United States of America
Practice Relating to Rule 135. Children
The US Field Manual (1956) reproduces Articles 24 and 50 of the 1949 Geneva Convention IV.
According to the Report on US Practice, “Articles 4, 5 and 6 [of the 1977 Additional Protocol II] reflect general US policy on treatment of persons in the power of an adverse party in armed conflicts governed by common Article 3” of the 1949 Geneva Conventions. The report also notes: “It is the opinio juris
of the US that persons detained in connection with an internal armed conflict are entitled to humane treatment as specified in Articles 4, 5 and 6 [of the 1977 Additional Protocol II].”
On 8 May 2006, the US delegation to the Committee against Torture, responded orally to questions regarding US obligations under the 1985 Convention against Torture. On a question concerning juveniles detained at the Guantanamo Bay Naval Base, Cuba, the US Department of Defense Legal Adviser responded:
With respect to Madame Belmir’s question about juveniles detained at Guantanamo and the reason for their detention, there are currently no juvenile detainees at Guantanamo . . . Let me briefly speak about the conditions of detention we provided them while at Guantanamo. After medical tests determined their ages, they were housed in a separate detention facility, separated at a significant distance from the other detainees, and the other detainees were not permitted to have access to them. Indeed, they were housed in a communal facility, rather than cells. They underwent assessments from medical, behavioral, and educational experts to address their needs. Furthermore, we taught them mathematics, English, and reading, and provided daily physical exercise and sports programs.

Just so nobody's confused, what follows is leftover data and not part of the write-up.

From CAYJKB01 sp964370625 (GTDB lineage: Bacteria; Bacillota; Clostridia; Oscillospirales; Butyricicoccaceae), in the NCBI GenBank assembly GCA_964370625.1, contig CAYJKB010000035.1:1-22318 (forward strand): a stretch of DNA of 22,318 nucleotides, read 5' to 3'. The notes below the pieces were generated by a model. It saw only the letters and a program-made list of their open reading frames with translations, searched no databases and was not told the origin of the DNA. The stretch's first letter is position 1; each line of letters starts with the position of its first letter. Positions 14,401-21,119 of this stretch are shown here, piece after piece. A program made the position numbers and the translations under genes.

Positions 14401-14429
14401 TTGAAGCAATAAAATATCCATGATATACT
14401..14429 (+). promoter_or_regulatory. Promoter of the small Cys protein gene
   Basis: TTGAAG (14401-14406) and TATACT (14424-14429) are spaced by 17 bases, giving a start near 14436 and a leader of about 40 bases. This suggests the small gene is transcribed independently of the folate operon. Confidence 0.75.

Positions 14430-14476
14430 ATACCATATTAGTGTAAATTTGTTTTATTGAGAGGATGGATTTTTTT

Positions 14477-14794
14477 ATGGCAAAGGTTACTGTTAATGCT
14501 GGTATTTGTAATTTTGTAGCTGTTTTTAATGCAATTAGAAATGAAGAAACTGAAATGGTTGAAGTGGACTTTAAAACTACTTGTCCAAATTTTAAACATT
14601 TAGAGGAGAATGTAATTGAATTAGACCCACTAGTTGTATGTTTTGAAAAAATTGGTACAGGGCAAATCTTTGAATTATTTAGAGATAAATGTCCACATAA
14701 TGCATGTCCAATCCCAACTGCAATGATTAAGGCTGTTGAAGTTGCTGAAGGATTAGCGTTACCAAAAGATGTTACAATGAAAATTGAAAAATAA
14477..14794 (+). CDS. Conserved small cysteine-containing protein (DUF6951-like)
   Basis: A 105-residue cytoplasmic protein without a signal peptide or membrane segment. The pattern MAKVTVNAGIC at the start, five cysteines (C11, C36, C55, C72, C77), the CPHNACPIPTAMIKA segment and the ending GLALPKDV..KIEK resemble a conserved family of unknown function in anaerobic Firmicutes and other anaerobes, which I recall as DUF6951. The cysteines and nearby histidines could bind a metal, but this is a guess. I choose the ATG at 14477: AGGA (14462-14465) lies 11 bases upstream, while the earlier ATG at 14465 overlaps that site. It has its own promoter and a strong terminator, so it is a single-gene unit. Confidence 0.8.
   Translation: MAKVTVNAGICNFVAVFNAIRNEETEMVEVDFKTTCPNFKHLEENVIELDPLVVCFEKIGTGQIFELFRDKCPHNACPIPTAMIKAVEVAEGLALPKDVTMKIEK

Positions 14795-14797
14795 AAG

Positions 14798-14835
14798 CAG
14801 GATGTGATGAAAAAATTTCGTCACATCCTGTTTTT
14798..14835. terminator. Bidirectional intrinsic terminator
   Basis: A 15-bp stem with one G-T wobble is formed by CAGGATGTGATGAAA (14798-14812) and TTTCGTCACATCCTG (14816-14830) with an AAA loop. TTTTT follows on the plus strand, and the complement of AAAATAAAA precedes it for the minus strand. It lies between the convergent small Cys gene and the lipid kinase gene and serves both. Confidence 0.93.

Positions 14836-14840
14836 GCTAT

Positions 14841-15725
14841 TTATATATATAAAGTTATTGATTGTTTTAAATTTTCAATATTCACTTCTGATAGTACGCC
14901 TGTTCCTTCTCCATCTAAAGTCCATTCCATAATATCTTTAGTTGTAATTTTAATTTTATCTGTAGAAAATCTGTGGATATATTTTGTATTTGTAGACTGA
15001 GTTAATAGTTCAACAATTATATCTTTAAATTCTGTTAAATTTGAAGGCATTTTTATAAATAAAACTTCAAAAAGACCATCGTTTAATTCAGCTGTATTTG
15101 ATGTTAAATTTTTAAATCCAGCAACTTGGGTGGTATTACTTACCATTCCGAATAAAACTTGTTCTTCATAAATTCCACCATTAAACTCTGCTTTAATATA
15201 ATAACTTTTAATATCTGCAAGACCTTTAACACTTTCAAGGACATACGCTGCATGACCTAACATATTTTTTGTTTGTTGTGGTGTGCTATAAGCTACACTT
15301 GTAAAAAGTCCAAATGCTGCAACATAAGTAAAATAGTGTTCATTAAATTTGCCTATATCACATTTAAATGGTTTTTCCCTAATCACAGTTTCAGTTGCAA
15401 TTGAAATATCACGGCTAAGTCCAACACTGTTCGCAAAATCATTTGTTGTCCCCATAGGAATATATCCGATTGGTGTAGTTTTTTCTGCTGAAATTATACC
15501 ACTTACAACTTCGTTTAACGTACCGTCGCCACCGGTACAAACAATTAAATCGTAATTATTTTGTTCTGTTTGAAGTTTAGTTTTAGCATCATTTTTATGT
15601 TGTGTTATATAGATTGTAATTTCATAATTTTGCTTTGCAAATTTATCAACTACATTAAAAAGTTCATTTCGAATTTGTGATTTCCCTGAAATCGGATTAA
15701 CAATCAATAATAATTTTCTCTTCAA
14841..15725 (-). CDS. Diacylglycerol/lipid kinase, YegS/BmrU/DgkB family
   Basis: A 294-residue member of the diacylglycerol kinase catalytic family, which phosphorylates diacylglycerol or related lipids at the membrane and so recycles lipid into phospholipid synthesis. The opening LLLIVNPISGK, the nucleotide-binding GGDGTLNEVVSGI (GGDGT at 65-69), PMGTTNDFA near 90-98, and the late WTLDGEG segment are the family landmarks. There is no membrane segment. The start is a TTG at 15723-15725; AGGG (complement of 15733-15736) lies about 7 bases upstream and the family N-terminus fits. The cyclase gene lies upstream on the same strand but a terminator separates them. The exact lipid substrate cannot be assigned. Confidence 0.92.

It is unfortunate that al Qaeda and the Taliban use juveniles as combatants. The United States detains enemy combatants engaged in armed conflict against it and the juveniles were detained to prevent further harm to them and to our forces.
In May 2008, in a joint press briefing given in Geneva by the US Ambassador-at-Large and Director, Office to Monitor and Combat Trafficking in Persons, and by the Deputy Assistant Secretary, Detainee Affairs, Department of Defense, the defense representative stated:
In Iraq, for example, we have developed an extensively robust program of a Juvenile Education Center working with the Iraqi government. It’s a separate school, exclusively for those juveniles who have taken part in hostilities and who have been recruited into armed conflict, which is something we very much oppose. And this school in particular has athletic fields; it has a special Iraqi curriculum developed with the Iraqi government for them. We take all measures to encourage as robust a communication with their families as is possible. And our policy is to the maximum extent practicable to not detain a juvenile more than a year.